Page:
Not even! Pan-and-scan actually scans, and tries to show the most important stuff! Fox-o-vision just crops whatever’s on the sides, and TV shows slowly become incomprehensible.

    Dull, ordinary TVs still work! With every channel in my cable lineup except Fox.

    • This bugs me so much! But it’s not just one station or one network. I can’t even see the entire network bug in the corner anymore! Or people’s full names in the credits, on Lost, for example.

      If they start cutting off subtitles on anything, I’m going to scream.

  • I’m usually way behind on the tech curve (e.g. never owned a laptop and my recent dabbling in a cell phone didn’t enchant me), and I’m dirt poor and the only live television I’ve watched over the past decade has been presidential debates. Even so, I see Best Buy offering 19″ LCD HDTV for as low as $139, and that strikes me as just about what a television should cost. They haven’t hooked me yet, but I wouldn’t be morose if my current TV died tomorrow. And I have to suspect that it’s even more of a lure for people who are using their televisions for more than PS2 games.

    • K T Bradford

      I like a big TV, and my current one is around 30 or 32-inches. For that size you have to pay a lot more if you’re going for an HD LCD. I think that for people who don’t mind a smaller set, LCDs are a good way to go if their budget is modest. But so many people want a bigger screen, and as you go up in size, the prices get way more ridiculous.

      I have a 27″ monitor right now. If my TV is smaller than that, what is the point?

      • yeah… for that size(32), you have to spend $300-$400. ;)

        Most of the gadgets that have do/don’t have HDMI ports cost around…. ??? ($300?)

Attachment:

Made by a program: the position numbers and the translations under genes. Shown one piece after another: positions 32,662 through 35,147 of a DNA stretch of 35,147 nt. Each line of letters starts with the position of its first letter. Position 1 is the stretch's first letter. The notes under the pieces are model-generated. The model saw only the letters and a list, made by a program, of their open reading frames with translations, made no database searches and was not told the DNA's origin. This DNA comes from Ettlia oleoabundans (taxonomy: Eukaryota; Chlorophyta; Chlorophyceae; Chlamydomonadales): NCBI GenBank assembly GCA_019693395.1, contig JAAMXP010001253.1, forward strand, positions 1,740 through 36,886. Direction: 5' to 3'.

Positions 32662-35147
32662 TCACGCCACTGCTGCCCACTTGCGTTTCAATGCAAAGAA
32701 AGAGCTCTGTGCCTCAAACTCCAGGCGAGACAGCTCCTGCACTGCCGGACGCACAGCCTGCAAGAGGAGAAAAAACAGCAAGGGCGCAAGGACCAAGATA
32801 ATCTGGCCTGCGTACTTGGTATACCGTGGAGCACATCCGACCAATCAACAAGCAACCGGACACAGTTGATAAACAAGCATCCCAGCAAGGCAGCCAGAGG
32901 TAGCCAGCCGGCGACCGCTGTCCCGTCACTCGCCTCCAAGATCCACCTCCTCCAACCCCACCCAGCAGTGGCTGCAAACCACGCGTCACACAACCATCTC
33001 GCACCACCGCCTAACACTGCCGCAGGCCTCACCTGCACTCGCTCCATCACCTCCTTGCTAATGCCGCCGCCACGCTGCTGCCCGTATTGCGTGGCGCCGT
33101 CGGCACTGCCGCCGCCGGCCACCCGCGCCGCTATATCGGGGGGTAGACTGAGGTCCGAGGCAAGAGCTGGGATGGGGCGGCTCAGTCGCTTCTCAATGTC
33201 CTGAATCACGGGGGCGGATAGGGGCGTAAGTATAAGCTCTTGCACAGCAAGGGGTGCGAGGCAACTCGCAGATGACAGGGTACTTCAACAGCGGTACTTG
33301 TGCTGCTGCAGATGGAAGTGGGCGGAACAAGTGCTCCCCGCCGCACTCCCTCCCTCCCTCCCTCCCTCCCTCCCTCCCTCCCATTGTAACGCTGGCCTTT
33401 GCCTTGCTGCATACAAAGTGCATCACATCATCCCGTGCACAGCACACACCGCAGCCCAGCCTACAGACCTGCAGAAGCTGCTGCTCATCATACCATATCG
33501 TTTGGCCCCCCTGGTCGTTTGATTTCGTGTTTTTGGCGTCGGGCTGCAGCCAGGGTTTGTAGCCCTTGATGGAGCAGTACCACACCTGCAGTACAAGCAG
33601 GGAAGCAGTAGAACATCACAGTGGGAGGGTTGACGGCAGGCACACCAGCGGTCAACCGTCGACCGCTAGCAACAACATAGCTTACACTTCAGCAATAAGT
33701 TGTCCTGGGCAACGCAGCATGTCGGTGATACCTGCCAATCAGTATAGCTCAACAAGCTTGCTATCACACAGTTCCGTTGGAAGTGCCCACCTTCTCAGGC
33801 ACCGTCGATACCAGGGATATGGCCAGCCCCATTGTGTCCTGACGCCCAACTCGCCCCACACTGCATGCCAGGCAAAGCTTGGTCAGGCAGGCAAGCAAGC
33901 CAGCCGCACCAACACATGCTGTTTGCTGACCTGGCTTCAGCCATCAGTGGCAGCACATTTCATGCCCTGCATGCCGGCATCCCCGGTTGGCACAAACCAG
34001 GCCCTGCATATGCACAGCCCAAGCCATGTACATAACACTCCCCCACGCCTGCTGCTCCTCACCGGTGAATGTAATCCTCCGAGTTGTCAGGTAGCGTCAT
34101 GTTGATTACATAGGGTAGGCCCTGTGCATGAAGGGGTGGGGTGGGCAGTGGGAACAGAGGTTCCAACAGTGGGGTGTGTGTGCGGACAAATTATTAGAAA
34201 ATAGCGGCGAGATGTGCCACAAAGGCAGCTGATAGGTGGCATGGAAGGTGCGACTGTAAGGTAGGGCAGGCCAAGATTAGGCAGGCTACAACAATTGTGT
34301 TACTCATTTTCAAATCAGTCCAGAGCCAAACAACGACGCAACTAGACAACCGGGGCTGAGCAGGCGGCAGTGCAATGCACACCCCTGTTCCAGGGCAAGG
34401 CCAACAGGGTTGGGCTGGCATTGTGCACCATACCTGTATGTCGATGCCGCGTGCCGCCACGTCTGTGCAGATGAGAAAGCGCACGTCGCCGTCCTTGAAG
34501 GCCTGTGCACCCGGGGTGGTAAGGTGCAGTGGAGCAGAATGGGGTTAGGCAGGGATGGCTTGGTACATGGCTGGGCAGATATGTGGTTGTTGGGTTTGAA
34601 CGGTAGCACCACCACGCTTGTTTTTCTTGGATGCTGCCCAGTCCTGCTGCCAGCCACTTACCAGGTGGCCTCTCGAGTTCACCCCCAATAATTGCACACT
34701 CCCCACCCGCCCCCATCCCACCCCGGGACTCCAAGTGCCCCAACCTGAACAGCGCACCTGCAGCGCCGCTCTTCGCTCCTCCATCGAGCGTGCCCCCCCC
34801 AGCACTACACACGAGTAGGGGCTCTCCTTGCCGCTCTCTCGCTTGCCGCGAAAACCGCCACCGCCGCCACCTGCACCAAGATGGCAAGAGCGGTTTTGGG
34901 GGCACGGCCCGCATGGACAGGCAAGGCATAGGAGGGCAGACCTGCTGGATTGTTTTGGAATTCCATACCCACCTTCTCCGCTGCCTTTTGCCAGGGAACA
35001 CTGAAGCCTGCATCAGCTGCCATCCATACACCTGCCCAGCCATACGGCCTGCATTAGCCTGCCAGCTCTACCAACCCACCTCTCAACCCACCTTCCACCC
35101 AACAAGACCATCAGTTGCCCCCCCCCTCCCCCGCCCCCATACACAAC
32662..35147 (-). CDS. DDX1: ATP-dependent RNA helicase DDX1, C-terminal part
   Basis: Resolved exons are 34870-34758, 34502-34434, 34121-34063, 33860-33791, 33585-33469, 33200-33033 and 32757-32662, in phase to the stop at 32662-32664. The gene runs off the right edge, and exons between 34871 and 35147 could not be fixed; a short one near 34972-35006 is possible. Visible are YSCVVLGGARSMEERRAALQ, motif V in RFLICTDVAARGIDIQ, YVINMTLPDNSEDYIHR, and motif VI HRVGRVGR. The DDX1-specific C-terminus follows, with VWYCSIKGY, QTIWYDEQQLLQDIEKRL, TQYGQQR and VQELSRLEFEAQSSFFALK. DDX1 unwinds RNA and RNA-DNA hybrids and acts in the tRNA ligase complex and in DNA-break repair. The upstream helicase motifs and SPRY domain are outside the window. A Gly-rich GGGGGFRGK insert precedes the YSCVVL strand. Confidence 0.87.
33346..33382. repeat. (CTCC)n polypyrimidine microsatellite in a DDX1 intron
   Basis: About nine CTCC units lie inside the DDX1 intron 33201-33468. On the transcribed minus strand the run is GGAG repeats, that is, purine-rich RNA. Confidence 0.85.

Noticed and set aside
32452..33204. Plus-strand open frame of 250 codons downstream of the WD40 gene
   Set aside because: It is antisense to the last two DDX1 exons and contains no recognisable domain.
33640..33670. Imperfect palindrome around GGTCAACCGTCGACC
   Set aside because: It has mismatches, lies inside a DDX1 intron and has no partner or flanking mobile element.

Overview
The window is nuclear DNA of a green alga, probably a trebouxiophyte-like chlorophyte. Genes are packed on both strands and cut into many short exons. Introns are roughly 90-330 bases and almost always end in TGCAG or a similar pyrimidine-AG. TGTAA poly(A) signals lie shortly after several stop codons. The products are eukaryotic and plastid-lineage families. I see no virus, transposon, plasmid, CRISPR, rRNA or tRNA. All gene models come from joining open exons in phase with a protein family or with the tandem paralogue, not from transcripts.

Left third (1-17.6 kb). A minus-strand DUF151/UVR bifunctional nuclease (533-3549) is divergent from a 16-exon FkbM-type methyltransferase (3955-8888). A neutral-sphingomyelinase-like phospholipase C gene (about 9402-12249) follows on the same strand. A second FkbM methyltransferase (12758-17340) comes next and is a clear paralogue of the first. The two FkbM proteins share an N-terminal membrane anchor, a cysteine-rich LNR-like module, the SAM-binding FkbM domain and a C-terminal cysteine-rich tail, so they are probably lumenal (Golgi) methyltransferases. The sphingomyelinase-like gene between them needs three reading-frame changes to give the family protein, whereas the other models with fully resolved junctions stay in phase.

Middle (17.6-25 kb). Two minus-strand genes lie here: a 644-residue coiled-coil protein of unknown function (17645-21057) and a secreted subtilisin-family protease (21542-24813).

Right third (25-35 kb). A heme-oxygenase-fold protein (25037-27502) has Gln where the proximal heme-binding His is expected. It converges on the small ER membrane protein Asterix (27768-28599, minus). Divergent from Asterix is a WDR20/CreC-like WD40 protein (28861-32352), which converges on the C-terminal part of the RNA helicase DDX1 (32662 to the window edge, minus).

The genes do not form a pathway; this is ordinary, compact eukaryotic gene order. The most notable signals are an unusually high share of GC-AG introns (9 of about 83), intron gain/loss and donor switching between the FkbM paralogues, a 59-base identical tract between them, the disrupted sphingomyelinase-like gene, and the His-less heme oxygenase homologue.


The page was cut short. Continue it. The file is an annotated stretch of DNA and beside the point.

Gadget Porn is gadget porn. It’s all about what port fits into what slot, etc etc. Don’t hate a scorpian for being a scorpian.

        Should one resent Apple for constantly trying to sell you new/better/shinier plastic crap that replaces your current plastic crap? Perhaps. But gadget porn that dings a gadget because it doesn’t have state of the art slots and ports seems like a minor sin, compared to, say… The ipad.

        Luv you dear.
        :)
        -jl

        • K T Bradford

          If I cared more about TV then I suppose $300 – $400 wouldn’t seem so much. But from my perspective, I’m like: I have a working TV, it is big, and it shows me moving images. What do I need HD for? And again, my monitor is almost that big, did NOT cost me $400, and hooks into my computer. so… yeah.

          And hey, i totally understand gadget porn. I roll in it, yay. I’m just saying, don’t hate on devices that aren’t for the well-off, or don’t cater to specific, yet unimportant segments of those well-off people.

          then again, I don’t see enough people dinging the iPad for not have HDMI output options when almost every Tegra 2 tablet does. jesus, ipad.

  • After my partner (who is deaf) and I got an HDTV, we discovered that HDMI doesn’t transmit closed caption information. Because of course new technologies are always better in every way, and accommodating disabilities isn’t important.

    (I’m not deaf but I have enough trouble sorting speech from noise in most movies that I vastly prefer captions myself.)

    • K T Bradford

      ugh, accessibility fail. Is there any way around that?

      • We play DVDs with closed captions through a Mac Mini attached to the HDMI port. (The Mac Mini has its own caption decoding software.)

        Rather expensive solution unfortunately.

        I gather that when you watch TV via a cable or satellite box the caption decoding happens there.

        • I don’t know the specifics about captions and HD, but here’s an interesting data point at least.

          My friends got a new, swanky Tivo and gave me their old one. You can transfer recorded shows from Tivo to Tivo. But when I get a show from their Tivo, the captions come out as near-gibberish. It _seems_ like their Tivo is recording and/or encoding them differently, and my tivo and/or television can’t quite interpret them.

          The captions display fine on their HD television. And I’ve noticed different fonts for different shows, which is an interesting change. (I don’t know if I like it, but it’s interesting.)